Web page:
The United Nations says a donor conference has produced nearly $100 million in new pledges to fund the UN relief agency for Palestinian refugees this year after the U.S. slashed its aid, prompting the greatest funding crisis in its 68-year history.
But the UN is still running about $346 million short for 2018, and officials warned that critical services could be scrapped if the money doesn't come through.
Jordan, Egypt and Sweden hosted the emergency donor conference in Rome on Thursday to try to make up for the shortfall. Jordan's foreign minister, Ayman Safadi, said the conference was "a very successful beginning" but that more fundraising was necessary.
A U.S.-induced hafunding shortfall for the UN relief agency for Palestinians risks cutting critical services that could "push the suffering in disastrous and unpredictable directions," the UN chief warned at the conference.
The agency, the oldest and largest UN relief program in the Middle East, provides health care, education and social services to an estimated 5 million Palestinians in the West Bank, Gaza Strip, Jordan, Syria and Lebanon.
Guterres told the conference that investment in UN programs addresses the despair and other factors "that lead to radicalization" among young Palestinians.
Cutting sanitation, health care and medical services in already poverty-wracked and conflict-ridden areas "would have severe impacts — a cascade of problems that could push the suffering in disastrous and unpredictable directions," he warned.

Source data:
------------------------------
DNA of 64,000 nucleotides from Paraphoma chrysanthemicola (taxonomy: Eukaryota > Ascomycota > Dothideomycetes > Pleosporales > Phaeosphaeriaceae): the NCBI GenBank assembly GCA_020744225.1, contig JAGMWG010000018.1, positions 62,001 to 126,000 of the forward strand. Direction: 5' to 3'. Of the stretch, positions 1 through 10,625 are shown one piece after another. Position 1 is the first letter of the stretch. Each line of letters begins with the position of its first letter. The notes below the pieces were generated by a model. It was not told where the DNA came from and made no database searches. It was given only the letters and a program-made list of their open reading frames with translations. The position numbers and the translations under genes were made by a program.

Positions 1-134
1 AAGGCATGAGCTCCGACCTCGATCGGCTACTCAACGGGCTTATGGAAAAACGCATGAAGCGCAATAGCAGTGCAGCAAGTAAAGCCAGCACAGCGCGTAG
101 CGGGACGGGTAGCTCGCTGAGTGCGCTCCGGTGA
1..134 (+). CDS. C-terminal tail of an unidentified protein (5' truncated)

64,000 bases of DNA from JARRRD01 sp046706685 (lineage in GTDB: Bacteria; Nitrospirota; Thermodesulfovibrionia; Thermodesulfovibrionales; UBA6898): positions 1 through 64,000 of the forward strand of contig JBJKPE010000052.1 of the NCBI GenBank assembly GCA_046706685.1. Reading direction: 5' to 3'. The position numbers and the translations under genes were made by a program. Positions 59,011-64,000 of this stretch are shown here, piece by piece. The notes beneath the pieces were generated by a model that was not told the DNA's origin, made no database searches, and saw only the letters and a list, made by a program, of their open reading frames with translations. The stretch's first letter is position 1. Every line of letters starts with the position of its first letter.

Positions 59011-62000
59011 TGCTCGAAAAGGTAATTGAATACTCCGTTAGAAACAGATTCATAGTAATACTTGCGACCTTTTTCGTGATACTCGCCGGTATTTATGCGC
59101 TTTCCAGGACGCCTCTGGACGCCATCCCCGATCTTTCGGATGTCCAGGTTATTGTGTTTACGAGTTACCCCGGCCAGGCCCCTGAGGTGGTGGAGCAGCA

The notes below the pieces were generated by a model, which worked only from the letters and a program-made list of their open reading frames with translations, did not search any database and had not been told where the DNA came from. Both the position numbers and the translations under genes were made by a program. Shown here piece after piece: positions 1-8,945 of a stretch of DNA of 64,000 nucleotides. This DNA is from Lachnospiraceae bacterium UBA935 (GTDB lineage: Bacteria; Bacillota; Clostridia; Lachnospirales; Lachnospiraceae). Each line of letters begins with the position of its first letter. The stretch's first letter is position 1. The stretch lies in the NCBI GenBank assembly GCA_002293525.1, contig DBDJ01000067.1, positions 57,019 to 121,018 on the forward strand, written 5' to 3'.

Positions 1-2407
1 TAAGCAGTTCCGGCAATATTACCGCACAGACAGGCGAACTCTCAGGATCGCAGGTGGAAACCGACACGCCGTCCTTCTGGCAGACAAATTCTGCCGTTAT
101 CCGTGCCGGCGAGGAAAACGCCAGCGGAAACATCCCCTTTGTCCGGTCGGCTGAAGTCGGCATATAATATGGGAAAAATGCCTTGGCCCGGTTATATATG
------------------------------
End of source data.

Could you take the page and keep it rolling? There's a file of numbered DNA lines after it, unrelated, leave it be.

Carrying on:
The Trump administration announced in January it was slashing $65 million this year. But the agency said the actual cut was around $300 million because the U.S. had led the agency to believe it would provide $365 million in 2018.
The U.S. had been UNWRA's largest donor, supplying nearly 30 percent of its budget. In announcing the cuts in January, the U.S. State Department said it wanted reforms at the agency, which Israel has strongly criticized.
Egyptian Foreign Minister Sameh Shoukry said the agency had already undertaken reform measures to streamline and rationalize its activities, but said "there is a limit to its ability to do so" given the enormous sustained needs faced by 5 million people.
"It is vital and it is necessary to address these very basic services, but also to provide dignity for multitudes of Palestinians and to (protect) many of them from the potential threats of radicalization and terrorism," he told reporters.
The agency head, Pierre Kraehenbuel, said expectations in the region were high that donors would step up and come to the agency's rescue.
"The message to the Palestinian refugees has to be that they are not forgotten. All eyes in the refugee camps throughout the Middle East are on this conference," he said.
Hundreds of thousands of Palestinians either fled or were forced from their homes during the war that led to Israel's establishment in 1948.
Today, there are an estimated 5 million refugees and their descendants, mostly scattered across the region.
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